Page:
> But don't ask the Adam Smith Institute about that, because they'll deny he meant it and stick fingers in their ears singing lalalala.

I read their blog, and I read Tim's blog, and this is bollocks. They believe there should be taxation, and I know Tim believes progressive taxation is just fine. They do argue that the state in its current form is way too big and that taxes are too high. Fair enough. Unless you believe that all taxes should be at 100%, then you actually agree with them that taxes have some sort of optimum level at which the state gets some and you get to keep some, and you're just quibbling about what that level is.

The ASI have repeatedly stated that their preferred solution to poverty is to give money to poor people. Doesn't sound to me like a bunch of rich people trying to hoard their money and screw the poor.

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Regulation is needed

Not excessive regulation admittedly, and not anti competitive regulation brewed up by the big companies and lobbied through the government.

Two examples from your piece stand out as examples where legislation and regulation matter.

The GP in Todmorden encouraging people to dig up "wasteland" and plant fruit and veg sounds admirable, until someone "doesn't ask" and digs up a bit of wasteland which is in fact a protected area containing rare plants or animals. Or digs up an area that was wasteland because it was contaminated.

There is a very good reason new medical treatments have to be scrutinised before being used, to prevent another incidence like the thalidomide issue (saw something last night about it which is why I used that example, there are others) I would dispute the time period generalised in the article as well

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Re: Regulation is needed

"The GP in Todmorden encouraging people to dig up "wasteland" and plant fruit and veg sounds admirable, until someone "doesn't ask" and digs up a bit of wasteland which is in fact a protected area containing rare plants or animals. Or digs up an area that was wasteland because it was contaminated."

Of course, of course. Where would we be without government to tell us both what we can do, and what we can't do. I feel so much safer knowing that some public sector numpty has left contaminated ground as wasteland, or that it secretly harbours endangered wildlife.

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Re: Regulation is needed

>Where would we be without government to tell us both what we can do, and what we can't do

We'd be in a situation where the strongest, richest most ruthless numpty in the neighbourhood can do anything he wants, and no-one else can do anything about it (short of armed insurrection). That's where.

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Anonymous Coward

Re: Regulation is needed

The history of Europe from about 1840 on was basically the attempt to escape from that situation, and the reaction of the rich numpties. It wasn't very nice for the majority, and the rich numpties got their comeuppance in 1918 and 1945. Neocons are neocons because they don't know any history prior to the entry of the US into WW2, at about the half way mark.

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Thumb Down

"they'll tend to get them sorted out..."

Well, yes. some will get sorted out.

Meanwhile others will get screwed, ripped off, conned, mis-sold or just be the victims of a well-meaning but totally ill-informed, misguided and poorly planned scheme which seemed like a good idea at the time.

Still, caveat emptor, eh? It was probably the victims' own fault for being so stupid...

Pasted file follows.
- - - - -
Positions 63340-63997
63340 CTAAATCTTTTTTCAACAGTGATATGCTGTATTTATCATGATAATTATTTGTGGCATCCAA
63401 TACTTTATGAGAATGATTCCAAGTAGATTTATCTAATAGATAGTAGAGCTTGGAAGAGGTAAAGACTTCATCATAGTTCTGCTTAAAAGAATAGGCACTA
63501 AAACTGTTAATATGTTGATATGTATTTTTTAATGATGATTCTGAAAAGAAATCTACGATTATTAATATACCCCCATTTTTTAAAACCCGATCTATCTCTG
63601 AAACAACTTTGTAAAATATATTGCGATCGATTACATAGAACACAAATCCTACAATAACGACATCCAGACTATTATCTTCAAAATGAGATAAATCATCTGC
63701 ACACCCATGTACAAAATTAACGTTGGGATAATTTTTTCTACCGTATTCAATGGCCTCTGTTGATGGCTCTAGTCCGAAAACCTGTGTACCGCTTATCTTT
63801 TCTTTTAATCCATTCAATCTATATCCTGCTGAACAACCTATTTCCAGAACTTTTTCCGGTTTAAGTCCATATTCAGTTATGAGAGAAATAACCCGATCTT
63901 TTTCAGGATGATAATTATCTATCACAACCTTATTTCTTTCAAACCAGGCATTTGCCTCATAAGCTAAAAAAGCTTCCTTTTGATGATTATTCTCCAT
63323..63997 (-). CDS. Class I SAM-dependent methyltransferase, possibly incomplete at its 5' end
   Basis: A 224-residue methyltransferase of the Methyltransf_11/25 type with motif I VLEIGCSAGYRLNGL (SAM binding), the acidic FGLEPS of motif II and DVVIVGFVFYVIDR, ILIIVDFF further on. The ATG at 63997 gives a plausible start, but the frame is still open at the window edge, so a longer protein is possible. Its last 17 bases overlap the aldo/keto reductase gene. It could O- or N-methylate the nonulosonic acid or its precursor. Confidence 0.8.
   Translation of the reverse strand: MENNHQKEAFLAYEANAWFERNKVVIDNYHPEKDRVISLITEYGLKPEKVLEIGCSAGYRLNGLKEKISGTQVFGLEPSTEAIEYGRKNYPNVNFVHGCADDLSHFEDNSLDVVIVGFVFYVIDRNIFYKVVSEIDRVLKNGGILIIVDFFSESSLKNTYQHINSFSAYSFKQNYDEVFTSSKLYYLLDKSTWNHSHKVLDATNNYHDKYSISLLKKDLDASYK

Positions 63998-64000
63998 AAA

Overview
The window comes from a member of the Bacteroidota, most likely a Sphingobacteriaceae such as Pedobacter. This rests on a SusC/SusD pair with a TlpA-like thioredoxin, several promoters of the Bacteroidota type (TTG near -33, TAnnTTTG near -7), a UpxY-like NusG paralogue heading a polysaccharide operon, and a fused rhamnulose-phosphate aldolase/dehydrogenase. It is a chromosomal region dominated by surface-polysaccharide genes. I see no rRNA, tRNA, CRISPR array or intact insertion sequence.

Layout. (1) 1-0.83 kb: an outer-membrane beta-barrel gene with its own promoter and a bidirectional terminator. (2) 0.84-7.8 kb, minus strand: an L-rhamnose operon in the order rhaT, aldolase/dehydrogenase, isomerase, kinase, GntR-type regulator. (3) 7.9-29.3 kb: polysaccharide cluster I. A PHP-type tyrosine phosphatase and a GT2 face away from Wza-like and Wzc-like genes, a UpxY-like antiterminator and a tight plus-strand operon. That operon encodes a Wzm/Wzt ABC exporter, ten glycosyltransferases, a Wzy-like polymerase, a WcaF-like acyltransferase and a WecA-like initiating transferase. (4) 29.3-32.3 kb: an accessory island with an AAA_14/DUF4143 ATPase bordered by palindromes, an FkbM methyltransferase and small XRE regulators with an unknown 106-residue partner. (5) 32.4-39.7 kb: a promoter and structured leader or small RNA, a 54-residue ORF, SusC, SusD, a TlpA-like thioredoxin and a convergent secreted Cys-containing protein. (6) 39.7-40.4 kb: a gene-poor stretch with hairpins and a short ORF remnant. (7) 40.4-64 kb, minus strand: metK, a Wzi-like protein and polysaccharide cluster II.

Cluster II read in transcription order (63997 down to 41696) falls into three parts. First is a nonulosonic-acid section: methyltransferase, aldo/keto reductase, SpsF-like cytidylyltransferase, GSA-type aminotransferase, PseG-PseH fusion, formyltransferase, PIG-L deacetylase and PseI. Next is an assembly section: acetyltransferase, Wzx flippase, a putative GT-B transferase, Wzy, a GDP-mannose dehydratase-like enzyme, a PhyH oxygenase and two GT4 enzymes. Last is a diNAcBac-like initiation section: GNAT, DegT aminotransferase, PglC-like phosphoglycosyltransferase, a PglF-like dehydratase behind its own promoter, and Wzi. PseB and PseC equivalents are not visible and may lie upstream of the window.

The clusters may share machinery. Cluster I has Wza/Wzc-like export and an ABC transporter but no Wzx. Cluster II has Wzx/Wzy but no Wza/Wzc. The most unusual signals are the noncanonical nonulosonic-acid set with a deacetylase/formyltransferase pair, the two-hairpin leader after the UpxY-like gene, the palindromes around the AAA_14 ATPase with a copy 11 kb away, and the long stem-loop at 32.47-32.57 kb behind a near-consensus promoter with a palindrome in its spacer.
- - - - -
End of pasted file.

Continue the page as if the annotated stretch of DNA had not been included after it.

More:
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There are the basic rules

– the rule of law, property ownership, a tolerable administration of justice, and so on – and really not much more to prevent people getting on with whatever it is that they want to do.

Sounds nice and simple - but 'property ownership' is defined by the 'rule of law'. In the past we've had laws which said that women can't own property, that jews can't own property, that people can be property. Indeed, our modern idea of property emerged from a system (Enclosure) which involved the mass theft of communal property.

Now we have laws which says that people can own ideas and systems where people can buy elections. We have laws which say you can buy a mountain, but you can't build anything on it. But there are also laws which say you can do whatever you like underneath someone else's property, and they can't do anything about it.

These simple rules aren't nearly as simple as some would have you believe.

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Re: There are the basic rules

Point taken, and agree with almost all your points except the implied criticism of the law that allows someone to do things "underneath someone else's property". With the caveat that there should be a reasonable distance (which can be argued, but should be less than 30 metres*) between the surface and the working, there can be no sensible way that a person can hold that it should be stopped. The suggestion that everyone owns a cone or slice of influence below (and therefore above) their property on the surface is just weird in a world that got to where it is by mining, oil prospecting and flight.

*Note, I'm from a mining area originally. I know the damage that can be caused by underground workings, yet I'm more than happy with the compensation schemes in place rather than a lunatic concept of owning all below the land.

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What has capitalism brought us?

A quick list:

- global warming, global war, global famine

- loss of ozone layer and other natural defenses

- high rates of cancer, dementia, genetic diseases

- massive pollution of land, sea and sky

- dictators and the despicably evil running most of the world

- tiny elites living off the labour of billions

- WASTE!!!!

So it can all fuck off frankly. Gief Global Planned Economy with simple aim to get us the fuck off this rock.